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During the Old Babylonian period (ca. 2002–1595 B.C.), the city of Nippur was a primary center for transmission of Sumerian culture, and its scribal schools (called edubba in Sumerian, lit. “the house of the tablets”) had a great reputation throughout ancient Mesopotamia. The function of the edubba was twofold: to train the scribes in the skills of their profession, equipping them to record day-to-day affairs, and to preserve and pass on their cultural heritage. In the last phase of early education, pupils were trained comprehensively in the formal rhetoric of administration and law by compilations of the so-called “model contracts,” together with “model court cases,” legal phrasebooks and collections of legal principles. While they were not functional documents, but simply didactic tools (being stripped of incidental details, such as list of witnesses and date), model contracts follow the common patterns of Sumerian contract types and represent a comprehensive assortment of all possible transactions that the ancient Mesopotamian administration might have been required to draw up in everyday economic life: barley and silver loans; deeds of real estate, field or slave sale; marriage contracts; adoptions, and so on.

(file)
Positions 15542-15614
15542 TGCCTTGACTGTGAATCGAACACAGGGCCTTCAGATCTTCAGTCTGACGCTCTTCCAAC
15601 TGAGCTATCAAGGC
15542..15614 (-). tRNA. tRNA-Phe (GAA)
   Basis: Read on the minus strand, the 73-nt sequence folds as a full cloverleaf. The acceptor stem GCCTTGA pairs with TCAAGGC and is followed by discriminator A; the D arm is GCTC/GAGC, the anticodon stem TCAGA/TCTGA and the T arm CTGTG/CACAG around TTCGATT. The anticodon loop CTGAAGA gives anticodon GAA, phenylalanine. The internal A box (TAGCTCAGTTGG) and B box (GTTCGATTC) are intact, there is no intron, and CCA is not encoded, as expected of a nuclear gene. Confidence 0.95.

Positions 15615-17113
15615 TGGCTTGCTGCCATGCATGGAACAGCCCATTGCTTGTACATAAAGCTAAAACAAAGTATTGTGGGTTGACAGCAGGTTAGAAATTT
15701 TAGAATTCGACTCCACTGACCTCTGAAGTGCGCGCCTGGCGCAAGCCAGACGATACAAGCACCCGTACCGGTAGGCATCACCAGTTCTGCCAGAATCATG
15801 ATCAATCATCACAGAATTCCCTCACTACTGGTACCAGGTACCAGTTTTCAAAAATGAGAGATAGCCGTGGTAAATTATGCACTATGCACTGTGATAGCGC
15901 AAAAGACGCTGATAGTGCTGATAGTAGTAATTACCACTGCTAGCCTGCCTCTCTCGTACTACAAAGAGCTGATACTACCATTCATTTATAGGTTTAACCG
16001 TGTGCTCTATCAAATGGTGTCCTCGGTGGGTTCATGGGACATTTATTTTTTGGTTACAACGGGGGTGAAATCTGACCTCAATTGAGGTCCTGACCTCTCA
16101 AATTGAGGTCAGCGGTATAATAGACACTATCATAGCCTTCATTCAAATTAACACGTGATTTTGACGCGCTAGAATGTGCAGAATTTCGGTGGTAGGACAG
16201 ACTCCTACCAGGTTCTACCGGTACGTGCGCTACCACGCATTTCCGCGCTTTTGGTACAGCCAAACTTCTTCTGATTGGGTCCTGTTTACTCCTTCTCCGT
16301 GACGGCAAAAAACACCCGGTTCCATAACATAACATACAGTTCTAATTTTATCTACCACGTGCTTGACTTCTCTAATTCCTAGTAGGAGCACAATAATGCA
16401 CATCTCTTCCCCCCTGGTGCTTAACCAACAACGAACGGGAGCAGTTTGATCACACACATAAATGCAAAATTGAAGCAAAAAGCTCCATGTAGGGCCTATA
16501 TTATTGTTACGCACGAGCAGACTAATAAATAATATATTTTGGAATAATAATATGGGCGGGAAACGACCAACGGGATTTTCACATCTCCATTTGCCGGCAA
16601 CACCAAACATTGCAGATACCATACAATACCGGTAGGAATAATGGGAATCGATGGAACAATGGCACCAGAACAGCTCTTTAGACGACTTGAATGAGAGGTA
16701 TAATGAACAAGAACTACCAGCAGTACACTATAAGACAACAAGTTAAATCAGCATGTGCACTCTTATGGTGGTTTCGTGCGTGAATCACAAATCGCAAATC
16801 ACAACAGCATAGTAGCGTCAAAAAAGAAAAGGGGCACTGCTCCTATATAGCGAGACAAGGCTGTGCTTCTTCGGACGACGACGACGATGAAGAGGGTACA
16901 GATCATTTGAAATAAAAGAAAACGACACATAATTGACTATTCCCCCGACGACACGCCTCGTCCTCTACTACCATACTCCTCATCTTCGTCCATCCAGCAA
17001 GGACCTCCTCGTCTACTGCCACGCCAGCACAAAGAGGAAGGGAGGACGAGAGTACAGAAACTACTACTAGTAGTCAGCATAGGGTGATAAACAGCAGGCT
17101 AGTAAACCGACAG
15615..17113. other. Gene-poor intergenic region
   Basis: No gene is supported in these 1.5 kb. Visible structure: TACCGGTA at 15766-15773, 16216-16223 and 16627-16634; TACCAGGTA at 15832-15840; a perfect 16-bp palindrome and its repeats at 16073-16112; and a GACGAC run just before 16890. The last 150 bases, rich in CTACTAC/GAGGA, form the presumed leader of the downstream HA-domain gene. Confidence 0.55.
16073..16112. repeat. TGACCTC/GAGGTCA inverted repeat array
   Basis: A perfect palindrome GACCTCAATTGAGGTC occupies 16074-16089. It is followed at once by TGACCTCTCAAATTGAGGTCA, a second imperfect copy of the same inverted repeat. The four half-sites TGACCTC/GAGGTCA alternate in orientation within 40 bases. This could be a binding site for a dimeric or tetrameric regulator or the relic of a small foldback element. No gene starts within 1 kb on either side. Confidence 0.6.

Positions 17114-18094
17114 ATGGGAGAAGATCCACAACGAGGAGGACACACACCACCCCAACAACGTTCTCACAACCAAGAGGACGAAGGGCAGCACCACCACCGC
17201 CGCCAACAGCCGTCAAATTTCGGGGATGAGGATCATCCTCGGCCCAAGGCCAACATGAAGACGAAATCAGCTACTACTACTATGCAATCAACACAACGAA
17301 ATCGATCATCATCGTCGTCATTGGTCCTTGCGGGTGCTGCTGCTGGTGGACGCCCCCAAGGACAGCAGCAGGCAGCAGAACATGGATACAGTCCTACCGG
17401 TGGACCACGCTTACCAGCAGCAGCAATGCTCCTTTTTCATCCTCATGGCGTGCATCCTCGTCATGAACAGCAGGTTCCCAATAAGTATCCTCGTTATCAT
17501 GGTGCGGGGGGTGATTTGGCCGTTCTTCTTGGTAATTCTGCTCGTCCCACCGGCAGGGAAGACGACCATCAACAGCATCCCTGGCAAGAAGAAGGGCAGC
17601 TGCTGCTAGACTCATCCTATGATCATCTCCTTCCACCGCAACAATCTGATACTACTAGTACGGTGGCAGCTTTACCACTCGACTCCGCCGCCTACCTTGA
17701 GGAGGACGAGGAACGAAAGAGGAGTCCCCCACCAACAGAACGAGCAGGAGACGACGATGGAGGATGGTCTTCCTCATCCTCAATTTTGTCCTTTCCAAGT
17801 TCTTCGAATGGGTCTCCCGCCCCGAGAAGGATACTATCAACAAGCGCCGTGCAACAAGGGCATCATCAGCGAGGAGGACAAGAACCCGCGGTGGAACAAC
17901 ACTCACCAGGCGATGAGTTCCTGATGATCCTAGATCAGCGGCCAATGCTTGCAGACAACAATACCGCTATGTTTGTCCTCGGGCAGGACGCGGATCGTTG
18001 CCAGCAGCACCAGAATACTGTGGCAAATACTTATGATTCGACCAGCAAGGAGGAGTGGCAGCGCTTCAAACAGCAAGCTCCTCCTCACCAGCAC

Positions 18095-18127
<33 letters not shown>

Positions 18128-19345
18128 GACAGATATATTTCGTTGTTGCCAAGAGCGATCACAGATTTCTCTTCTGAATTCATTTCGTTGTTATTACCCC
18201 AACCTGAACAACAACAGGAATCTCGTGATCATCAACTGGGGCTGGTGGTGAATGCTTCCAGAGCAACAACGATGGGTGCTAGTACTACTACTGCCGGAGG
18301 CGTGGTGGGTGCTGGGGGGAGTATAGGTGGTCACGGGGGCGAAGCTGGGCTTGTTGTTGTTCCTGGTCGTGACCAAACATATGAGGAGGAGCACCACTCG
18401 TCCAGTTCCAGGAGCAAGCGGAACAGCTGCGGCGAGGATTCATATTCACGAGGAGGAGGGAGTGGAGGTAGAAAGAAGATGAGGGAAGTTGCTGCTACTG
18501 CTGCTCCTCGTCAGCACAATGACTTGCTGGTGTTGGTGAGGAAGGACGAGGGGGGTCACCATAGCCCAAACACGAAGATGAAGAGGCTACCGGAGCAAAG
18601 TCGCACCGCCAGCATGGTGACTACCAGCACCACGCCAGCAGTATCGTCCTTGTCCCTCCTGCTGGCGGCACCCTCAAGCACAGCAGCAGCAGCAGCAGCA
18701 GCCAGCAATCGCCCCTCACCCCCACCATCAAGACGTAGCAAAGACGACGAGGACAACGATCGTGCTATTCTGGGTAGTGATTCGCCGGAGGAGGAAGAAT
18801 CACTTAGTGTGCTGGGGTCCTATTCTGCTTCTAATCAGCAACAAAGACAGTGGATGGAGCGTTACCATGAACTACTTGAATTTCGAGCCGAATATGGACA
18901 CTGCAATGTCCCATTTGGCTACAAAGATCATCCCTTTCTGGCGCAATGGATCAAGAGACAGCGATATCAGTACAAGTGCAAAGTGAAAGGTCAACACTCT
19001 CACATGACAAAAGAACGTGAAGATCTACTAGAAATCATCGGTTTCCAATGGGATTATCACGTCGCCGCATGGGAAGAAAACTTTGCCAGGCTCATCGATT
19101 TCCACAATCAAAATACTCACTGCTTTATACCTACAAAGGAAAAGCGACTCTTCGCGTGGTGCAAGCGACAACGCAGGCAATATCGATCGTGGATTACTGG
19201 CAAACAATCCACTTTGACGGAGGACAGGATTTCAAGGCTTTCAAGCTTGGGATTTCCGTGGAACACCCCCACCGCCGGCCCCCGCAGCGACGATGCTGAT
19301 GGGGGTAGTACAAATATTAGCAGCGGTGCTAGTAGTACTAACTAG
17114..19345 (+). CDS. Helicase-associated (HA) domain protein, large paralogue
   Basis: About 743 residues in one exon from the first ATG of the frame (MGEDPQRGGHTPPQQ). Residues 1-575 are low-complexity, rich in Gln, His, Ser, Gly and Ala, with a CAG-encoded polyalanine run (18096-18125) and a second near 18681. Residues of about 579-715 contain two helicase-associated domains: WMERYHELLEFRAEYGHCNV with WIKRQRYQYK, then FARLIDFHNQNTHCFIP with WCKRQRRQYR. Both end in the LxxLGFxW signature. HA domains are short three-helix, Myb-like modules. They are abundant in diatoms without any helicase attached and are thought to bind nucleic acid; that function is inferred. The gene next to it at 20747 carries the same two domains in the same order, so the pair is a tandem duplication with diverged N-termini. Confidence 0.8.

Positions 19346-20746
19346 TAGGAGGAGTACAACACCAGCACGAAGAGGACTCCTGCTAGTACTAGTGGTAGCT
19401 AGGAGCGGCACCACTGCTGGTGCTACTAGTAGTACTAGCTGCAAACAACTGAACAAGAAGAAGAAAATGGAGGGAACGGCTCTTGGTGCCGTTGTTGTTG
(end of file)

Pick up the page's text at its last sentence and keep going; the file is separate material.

The book contains the publication of the Sumerian model contracts from Old Babylonian Nippur kept in the Hilprecht Collection, Jena. The edition provides transliterations, translations, commentaries of the entire corpus and of some duplicates kept in other cuneiform collections; the indexes comprise personal names, deities, toponyms and a glossary. Finally, the plates at the end of the volume offer handcopies and photographs of all the HS tablets.